An Update on D.C.’s Would-Be First Tenant-Owned Rooming House
In February, I wrote a column about a house in Adams Morgan whose uniqueness goes well beyond the blackface-laden wallpaper that spans its first and second floors. The residents of 1919 Calvert St. NW—a motley crew if ever there was one—are trying to buy the house and make it what by all accounts would be the city's first tenant-owned rooming house. Back then, I wrote that the tenants are running up against a May 12 deadline to secure financing and match an offer for the house, a tough proposition for a group of low-income people in an unusual situation and with little in the way of collateral.
So how have things progressed since then? Pretty well, it turns out. According to John Mangin, a lawyer with Georgetown University's Harrison Institute for Housing and Community Development who's been helping the tenants, they cleared the first big hurdle shortly after my piece came out, securing $15,000 in predevelopment funding from the nonprofit City First Homes. That brings them one step closer to their goal of a low-interest loan from the Department of Housing and Community Development to buy and rehabilitate the crumbling building.
DHCD requires certain studies to process the loan application, which the predevelopment funding enabled them to complete. One of these, the capital needs assessment, showed that the rehabilitation costs were in line with the estimates from the tenants' contractor, according to Mangin. Another, the market study, found that 1919 Calvert was the only house at its price point for miles around, and that the next-cheapest home in Adams Morgan/Woodley Park/Cleveland Park was twice as expensive, says Mangin—a boost to the idea that preserving the building as a rooming house is necessary from the perspective of affordable housing in the neighborhood.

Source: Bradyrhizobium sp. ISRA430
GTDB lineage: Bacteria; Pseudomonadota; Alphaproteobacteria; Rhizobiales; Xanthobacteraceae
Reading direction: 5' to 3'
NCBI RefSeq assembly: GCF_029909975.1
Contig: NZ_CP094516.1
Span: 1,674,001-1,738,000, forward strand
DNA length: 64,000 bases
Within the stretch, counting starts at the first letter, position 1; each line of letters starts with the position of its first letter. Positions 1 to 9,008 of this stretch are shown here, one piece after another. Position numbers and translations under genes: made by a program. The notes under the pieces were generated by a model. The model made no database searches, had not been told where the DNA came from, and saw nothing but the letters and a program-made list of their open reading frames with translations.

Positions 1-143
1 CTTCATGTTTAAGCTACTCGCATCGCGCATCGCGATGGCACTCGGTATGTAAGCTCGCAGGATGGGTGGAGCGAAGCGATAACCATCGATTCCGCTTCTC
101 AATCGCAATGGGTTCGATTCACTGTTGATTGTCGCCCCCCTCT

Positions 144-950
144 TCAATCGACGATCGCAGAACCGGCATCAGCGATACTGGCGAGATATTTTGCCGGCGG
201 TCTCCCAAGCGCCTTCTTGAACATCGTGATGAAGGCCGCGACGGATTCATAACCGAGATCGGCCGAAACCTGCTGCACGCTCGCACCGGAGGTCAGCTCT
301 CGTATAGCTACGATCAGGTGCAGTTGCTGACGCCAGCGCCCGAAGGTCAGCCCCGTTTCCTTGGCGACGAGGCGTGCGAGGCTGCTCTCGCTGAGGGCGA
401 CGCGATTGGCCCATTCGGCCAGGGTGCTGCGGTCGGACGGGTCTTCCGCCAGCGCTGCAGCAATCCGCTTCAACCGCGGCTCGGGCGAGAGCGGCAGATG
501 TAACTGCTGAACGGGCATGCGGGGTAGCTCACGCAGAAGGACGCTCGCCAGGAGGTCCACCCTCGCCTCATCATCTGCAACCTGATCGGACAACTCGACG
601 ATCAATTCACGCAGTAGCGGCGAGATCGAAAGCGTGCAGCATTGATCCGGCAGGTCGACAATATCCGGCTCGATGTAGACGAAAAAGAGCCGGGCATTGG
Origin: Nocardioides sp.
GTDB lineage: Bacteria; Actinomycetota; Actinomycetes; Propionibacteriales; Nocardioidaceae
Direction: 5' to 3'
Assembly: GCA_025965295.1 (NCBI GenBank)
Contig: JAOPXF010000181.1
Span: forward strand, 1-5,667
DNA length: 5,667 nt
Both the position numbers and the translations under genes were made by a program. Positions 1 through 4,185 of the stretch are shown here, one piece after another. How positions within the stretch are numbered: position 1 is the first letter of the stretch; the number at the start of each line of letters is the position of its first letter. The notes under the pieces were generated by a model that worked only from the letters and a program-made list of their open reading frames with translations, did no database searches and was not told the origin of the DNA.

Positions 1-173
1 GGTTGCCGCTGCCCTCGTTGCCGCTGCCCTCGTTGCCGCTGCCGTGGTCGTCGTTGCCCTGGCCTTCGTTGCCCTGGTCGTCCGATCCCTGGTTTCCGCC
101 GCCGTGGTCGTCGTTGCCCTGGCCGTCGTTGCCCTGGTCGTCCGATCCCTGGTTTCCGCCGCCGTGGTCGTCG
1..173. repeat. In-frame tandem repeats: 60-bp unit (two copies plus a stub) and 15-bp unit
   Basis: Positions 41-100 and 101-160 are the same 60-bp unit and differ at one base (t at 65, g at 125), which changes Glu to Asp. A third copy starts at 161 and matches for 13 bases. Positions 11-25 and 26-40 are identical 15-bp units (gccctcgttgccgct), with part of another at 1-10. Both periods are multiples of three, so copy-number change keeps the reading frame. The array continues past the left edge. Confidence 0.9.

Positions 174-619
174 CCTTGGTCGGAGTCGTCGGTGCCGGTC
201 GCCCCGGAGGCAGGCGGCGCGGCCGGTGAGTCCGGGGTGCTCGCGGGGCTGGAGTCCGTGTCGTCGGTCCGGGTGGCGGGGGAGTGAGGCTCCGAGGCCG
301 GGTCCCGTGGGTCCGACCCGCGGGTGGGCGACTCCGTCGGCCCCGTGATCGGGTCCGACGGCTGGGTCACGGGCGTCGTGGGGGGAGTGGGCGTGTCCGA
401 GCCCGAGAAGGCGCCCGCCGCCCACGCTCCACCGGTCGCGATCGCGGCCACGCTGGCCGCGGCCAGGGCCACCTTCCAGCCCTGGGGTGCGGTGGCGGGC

Mangin says the tenants and their allies were able to persuade the owner to extend the May 12 deadline by 90 days, with cooperation from Chick Row Ventures, the company that made the offer for the house and whose founder says his aim is to keep the tenants in the building.
So far, so good, then, for the tenants of 1919 Calvert, and for the cause of affordable housing in Adams Morgan. I'll report back with any updates.
Photo by Darrow Montgomery